Maybe they are full of it. That major anti-vaccination website I read some of follows what the UK's Socialized Medicine National Health System has debunked  every fraudulent claim it makes. The history of this movement is included in the link if you are really interested. All of mudgirl's claims are debunked as well including the false claim about polio. Check it out. It is a scam!

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On 5/2/2019 at 10:31 AM, cafemediterraneo said:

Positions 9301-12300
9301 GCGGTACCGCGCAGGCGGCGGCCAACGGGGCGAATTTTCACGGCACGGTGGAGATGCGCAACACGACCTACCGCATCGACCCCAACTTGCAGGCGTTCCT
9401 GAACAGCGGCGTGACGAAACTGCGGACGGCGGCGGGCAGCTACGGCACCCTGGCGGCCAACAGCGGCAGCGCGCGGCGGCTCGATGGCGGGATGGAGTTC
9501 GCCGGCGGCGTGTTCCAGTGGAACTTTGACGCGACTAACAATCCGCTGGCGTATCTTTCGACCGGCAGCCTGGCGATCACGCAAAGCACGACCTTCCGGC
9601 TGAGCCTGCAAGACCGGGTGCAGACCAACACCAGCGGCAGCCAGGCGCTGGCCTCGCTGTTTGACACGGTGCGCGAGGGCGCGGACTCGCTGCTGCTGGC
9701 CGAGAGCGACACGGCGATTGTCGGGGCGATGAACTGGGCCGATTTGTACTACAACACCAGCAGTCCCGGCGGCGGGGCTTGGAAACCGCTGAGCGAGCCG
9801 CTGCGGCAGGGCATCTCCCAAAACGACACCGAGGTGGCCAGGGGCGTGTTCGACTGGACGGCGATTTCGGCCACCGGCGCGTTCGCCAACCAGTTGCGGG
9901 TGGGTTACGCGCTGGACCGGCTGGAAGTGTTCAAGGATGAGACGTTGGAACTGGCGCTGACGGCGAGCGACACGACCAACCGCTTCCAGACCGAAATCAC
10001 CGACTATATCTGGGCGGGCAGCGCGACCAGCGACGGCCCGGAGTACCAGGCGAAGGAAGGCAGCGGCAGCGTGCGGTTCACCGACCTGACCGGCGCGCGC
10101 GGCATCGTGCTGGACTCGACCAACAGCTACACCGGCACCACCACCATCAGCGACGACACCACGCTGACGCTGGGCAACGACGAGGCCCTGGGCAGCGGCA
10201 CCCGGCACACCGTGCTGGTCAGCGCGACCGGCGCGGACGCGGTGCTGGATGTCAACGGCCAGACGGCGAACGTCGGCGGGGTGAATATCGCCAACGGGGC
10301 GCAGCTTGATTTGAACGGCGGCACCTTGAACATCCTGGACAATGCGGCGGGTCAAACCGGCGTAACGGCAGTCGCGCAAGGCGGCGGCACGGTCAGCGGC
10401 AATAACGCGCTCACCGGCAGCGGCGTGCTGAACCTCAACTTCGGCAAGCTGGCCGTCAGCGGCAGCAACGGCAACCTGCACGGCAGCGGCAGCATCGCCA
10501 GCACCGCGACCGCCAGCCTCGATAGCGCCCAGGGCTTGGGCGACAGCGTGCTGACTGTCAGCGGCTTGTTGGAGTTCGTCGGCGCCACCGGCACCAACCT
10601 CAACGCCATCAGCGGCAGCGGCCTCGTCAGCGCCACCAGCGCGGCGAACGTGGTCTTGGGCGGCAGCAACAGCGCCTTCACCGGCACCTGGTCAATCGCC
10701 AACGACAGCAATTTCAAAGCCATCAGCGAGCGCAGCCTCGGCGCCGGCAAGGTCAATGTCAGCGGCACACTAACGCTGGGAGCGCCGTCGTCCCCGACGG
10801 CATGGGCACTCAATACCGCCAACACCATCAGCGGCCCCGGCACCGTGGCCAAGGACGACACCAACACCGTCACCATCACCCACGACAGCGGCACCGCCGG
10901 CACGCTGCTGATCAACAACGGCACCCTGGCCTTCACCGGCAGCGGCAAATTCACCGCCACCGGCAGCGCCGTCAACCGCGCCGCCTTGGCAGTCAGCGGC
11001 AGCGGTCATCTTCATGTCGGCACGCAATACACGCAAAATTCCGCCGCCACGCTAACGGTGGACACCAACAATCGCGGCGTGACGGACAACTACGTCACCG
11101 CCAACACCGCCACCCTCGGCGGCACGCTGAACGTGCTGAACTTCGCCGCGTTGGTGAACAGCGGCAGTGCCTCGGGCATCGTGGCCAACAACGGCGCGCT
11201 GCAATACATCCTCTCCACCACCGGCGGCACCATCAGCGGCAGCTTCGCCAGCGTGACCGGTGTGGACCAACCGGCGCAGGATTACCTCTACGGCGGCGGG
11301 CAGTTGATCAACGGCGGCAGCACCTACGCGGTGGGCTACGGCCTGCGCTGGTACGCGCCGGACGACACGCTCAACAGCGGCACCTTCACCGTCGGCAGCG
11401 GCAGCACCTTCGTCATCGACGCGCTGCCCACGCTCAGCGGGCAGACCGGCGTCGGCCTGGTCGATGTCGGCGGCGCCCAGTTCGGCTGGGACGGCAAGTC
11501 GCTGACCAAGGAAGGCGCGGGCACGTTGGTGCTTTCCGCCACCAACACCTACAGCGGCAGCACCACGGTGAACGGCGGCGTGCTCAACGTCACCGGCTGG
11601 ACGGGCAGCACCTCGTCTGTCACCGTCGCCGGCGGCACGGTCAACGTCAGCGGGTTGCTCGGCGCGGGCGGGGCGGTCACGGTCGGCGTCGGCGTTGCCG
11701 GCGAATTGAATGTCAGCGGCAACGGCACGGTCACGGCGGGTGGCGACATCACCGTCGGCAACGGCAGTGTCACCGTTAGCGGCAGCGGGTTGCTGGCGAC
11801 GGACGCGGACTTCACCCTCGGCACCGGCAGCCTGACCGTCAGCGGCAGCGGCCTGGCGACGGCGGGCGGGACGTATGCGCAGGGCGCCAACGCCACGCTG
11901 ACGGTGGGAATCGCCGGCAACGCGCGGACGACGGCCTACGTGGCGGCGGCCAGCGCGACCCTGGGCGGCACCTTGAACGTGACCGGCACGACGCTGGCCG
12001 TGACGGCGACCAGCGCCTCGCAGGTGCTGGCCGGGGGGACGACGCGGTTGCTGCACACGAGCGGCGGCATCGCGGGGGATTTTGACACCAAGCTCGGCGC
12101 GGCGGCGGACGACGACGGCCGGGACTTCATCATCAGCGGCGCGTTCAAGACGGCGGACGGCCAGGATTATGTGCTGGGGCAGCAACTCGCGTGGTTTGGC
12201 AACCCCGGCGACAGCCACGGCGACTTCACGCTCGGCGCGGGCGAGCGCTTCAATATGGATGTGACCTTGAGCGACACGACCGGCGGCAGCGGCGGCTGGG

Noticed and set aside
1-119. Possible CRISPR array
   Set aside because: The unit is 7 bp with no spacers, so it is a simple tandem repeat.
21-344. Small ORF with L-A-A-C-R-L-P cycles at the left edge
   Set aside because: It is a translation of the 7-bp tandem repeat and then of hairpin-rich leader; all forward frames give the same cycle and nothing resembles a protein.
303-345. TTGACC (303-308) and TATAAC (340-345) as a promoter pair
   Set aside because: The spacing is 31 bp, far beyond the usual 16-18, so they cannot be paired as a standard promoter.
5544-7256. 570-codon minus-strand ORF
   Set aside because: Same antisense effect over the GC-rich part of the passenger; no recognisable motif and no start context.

At this time there are more deaths from measle vaccine(500) than from measles.

One would certainly hope that is the case, which establishes how powerful at saving lives the vaccine is. Actually, deaths are rare, if non-existent, from the current vaccine. All these diseases are fairly common still in Latin America, but rare NOB.

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It's easy to see why people die from things like measles, which is not normally fatal, in places where there is no real medical care, ignorance, and poor living conditions.